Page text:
The Trump administration on Tuesday blocked community health centers from receiving future grant funds unless they charge low-income patients the acquisition price for insulin and Epi-Pens, plus an administration fee.
The final rule aims to lower patients' out-of-pocket costs by forcing community clinics to pass on their 340B drug discounts. It requires federally qualified health centers to give their discounts to the uninsured, patients with high cost-sharing for insulin or Epi-Pens or a high unmet deductible.
"We remain troubled by the administration's continued insistence on a rule that will make it harder for health centers to provide life-saving and affordable medications and services for patients in the midst of a pandemic. Our hope is that policymakers will recognize that a pandemic is no time to destabilize the safety net. Certainly, the high cost of prescriptions remains a national crisis – but health centers are the solution — not the problem," a National Association of Community Health Centers spokesperson said in an email.
Experts say the move probably won't make much of a dent in drug prices because it won't affect most providers or patients.
"Because this rule is limited in scope to two classes of drugs that are of particular need … HHS believes it will have minimal economic impact. The economic impact is also expected to be minimal given the rule is limited to only two drug categories, which are available under the 340B Program at significantly reduced prices," the rule said.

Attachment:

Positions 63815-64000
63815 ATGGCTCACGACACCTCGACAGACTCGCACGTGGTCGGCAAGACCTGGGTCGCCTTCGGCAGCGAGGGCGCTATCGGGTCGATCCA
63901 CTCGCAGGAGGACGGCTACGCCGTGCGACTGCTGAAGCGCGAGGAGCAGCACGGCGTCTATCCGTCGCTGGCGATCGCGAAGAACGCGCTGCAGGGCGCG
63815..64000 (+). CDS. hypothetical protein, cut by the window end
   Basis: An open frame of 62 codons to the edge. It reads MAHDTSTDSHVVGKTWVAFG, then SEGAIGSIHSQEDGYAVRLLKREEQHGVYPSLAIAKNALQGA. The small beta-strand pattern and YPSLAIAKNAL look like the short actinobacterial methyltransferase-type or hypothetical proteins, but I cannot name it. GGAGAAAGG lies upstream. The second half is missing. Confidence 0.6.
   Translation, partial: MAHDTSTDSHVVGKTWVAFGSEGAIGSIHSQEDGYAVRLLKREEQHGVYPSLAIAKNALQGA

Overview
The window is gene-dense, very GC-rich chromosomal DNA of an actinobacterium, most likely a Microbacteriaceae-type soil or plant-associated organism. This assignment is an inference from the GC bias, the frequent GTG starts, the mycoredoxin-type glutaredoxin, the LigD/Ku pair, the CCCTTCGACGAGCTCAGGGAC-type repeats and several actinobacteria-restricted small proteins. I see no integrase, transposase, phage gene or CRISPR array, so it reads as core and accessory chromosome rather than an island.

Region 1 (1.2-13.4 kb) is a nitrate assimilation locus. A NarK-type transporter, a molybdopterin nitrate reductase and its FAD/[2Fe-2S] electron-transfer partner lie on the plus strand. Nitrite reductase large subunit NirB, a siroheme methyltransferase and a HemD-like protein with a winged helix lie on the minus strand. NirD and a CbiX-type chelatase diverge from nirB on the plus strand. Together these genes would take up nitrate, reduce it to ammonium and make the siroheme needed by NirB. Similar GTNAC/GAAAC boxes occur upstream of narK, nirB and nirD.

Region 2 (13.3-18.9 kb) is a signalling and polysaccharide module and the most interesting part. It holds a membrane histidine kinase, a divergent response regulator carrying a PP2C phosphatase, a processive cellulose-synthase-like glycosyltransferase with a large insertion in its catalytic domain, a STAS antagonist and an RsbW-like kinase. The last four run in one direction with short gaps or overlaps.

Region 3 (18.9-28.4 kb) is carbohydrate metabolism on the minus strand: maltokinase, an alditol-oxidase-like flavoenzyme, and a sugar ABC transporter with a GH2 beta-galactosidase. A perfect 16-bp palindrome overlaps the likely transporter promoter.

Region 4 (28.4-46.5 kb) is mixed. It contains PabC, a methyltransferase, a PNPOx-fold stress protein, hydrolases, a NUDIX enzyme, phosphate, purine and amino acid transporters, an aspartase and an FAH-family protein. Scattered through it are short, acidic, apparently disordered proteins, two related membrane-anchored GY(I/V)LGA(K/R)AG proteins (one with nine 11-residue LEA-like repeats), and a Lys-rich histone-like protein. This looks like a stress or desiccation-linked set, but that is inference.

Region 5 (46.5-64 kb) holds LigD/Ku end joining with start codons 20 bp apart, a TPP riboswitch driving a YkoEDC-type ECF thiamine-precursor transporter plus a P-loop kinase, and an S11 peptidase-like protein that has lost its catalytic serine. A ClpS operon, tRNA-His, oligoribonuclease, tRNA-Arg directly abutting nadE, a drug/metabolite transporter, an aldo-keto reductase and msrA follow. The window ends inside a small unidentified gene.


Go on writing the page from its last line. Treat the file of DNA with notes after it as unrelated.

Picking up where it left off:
The rule goes into effect Jan. 22, just two days after President-elect Joe Biden takes office.
In the runup to November's election, President Donald Trump signed a flurry of executive orders meant to lower drug prices. Health centers were blindsided in July when he directed HHS to crackdown on their drug discounts.
Republican lawmakers have expressed concern about expanding the 340B drug discount program. But their complaints have generally centered around hospitals, not community health clinics. Federally qualified health centers are legally required to reinvest any savings from 340B in community services, a standard that does not apply to hospitals.
In comments on the proposed rule, providers argued the changes were unnecessary and could do more harm than good. NACHC said the rule reflected "a fundamental misunderstanding" of federally qualified health centers and the 340B program. And providers worried the regulation could reduce patients' access to care by cutting deeper into community health centers' thin operating margins.
HHS' Health Resources and Services Administration clarified the rule only applies to health center patients "who receive in-scope health center services beyond dispensing of drugs that are self-administered or administered at home." It also made clear that health centers don't have to provide discounts to underinsured patients if it would violate the terms of their insurance contracts.